• Identity, Memory and History
  • Who Speaks? The Voice in the Human Sciences

 The new editors welcome any enquiries about the journal and suggestions for special issues. Please write to:

Felicity Callard felicity.callard@durham.ac.uk

Rhodri Hayward r.hayward@qmul.ac.uk

 
More information is available at the journal’s website (http://hhs.sagepub.com).
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Special Issue CfP: History of the Behavioral Sciences

A call for papers has been issued for a special issue of Revista Argentina de Ciencias del Comportamiento (Argentinean Journal of Behavioral Sciences) dedicated to the history of the behavioral sciences. The issue is guest edited by Fernando José Ferrari, Fernando Andrés Polanco, Rodrigo Lopes Miranda, and Miguel Gallegos and submissions are due by December 31, 2014. The call for papers notes,

This special issue on the “History of the Behavioral Sciences” is open to unpublished manuscripts of researchers addressing all aspects of the behavioral sciences past and of its interrelationship with the many contexts within which it has emerged and has been practiced. Therefore, articles focusing the history of psychology, pedagogy, biology, medicine, linguistics, neuroscience will be analyzed and can be submitted. Contributions in English, Spanish and Portuguese are accepted.

The full call for papers – in Portuguese, English, and Spanish – can be found here.

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New HHS: Psych & Ethnology, Mental Tests in Russia, & More!

The October 2014 issue of History of the Human Sciences is now online. Among the articles included in this issue are ones exploring the relationship between psychology and ethnology, the role of mental tests in Russian child science, and the Psychological Institute of the Republic of South Africa by Wahbie Long (right). Full titles, authors, and abstracts follow below.

“On relations between ethnology and psychology in historical context,” by Gustav Jahoda. The abstract reads,

Ever since records began, accounts of other peoples and their institutions and customs have included comments about their mental characteristics. The present article traces this feature from the 18th century to roughly the First World War, with a brief sketch of more recent developments. For most of this period two contrasting positions prevailed: the dominant one attributed human differences to ‘race’, while the other one explained them in terms of psychological, environmental and historical factors. The present account focuses on the latter, among them those who asserted ‘the psychic unity of mankind’. Generally it is shown that from the early period when writings were based almost entirely on secondary sources, to the beginnings of empirical studies, ethnological theories were indissolubly linked to psychological concerns.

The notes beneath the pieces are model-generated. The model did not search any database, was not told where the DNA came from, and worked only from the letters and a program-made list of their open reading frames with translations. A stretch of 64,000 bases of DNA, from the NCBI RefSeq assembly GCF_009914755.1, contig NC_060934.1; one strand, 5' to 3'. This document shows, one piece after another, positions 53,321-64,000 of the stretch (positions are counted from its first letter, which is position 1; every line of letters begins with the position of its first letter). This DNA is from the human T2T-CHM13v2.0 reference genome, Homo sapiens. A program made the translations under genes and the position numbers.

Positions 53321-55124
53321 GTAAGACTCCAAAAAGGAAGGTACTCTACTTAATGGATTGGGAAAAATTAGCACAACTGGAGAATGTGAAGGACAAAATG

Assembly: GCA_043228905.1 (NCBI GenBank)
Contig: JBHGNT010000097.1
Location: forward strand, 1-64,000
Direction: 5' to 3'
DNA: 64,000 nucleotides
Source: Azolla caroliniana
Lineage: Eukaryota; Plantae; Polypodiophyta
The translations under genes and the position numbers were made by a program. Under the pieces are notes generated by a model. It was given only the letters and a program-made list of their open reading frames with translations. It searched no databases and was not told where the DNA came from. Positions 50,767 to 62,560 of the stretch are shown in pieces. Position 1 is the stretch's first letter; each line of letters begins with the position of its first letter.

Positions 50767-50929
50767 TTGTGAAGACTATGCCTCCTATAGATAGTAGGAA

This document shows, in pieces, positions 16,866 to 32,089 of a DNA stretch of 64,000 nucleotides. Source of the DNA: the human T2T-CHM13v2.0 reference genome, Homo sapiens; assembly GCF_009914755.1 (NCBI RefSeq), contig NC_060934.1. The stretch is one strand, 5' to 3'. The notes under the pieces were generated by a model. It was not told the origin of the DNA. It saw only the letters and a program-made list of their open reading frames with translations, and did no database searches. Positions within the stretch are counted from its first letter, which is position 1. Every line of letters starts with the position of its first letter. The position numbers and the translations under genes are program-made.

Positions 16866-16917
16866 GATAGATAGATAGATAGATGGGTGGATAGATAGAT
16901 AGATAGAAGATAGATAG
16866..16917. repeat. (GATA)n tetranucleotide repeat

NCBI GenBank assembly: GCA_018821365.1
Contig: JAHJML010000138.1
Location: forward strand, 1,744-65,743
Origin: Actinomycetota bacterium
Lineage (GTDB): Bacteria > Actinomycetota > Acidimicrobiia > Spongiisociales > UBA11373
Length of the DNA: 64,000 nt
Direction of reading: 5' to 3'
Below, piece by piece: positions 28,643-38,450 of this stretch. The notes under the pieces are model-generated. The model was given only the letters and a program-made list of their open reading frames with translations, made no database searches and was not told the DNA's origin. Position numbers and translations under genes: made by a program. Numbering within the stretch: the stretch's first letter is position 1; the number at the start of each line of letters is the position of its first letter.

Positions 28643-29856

“The mental test as a boundary object in early-20th-century Russian child science,” by Andy Byford. The abstract reads, Continue reading

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Special Issue of HoP: “Mental Testing after 1905: Uses in Different Local Contexts”

The August 2014 issue of History of Psychology is now online. A special issue on “Mental Testing after 1905: Uses in Different Local Contexts” edited by Annette Mülberger (left), the issue includes articles on intelligence testing in the Soviet Union, pedagogical uses of intelligence tests in Spain, psychological testing in Brazil, and more. Full titles, authors, and abstracts follow below.

“The need for contextual approaches to the history of mental testing,”by Annette Mülberger. The abstract reads,

The effort to locate the origin and follow the historical development of mental tests comes as no surprise, given the success the technique enjoyed throughout the 20th century. It is a controversial, yet also essential, professional tool that characterizes the work of the psychologist in contemporary society. Why write more on this subject? In this introductory article, Mülberger will argue that although we have a great number of publications at our disposal, new contributions are needed to reinterpret this crucial episode in the history of psychology from different angles. Although unable to cover the huge number of publications, she will first comment briefly on some contributions that marked historical research in the second half of the 20th century. In doing so, she will focus on works that aim to explain the origin and historical development of mental testing. Mülberger will thereby leave aside the debate regarding the reliability of some empirical data gathered by certain psychologists and the social consequences of intelligence testing. She will then move on to evaluate the status quo by considering Carson’s (2007) ambitious research and the historiographical idea guiding this monographic issue.

“A psychology for pedagogy: Intelligence testing in USSR in the 1920s,” by Irina Leopoldoff. The abstract reads, Continue reading

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Latest on Little Albert: Not Neurologically Impaired After All?

Now available via  History of Psychology‘s OnlineFirst option is the latest in the ongoing saga over the identity of John Watson and Rosalie Rayner’s Little Albert. Forthcoming in History of Psychology is an article from Nancy Digdon, Russell A. Powell, and Ben Harris challenging the recent depiction of Albert as a neurologically impaired child. Full article details, including abstract, follow below.

“Little Albert’s Alleged Neurological Impairment: Watson, Rayner, and Historical Revision,” by Nancy Digdon, Russell A. Powell, and Ben Harris. The abstract reads,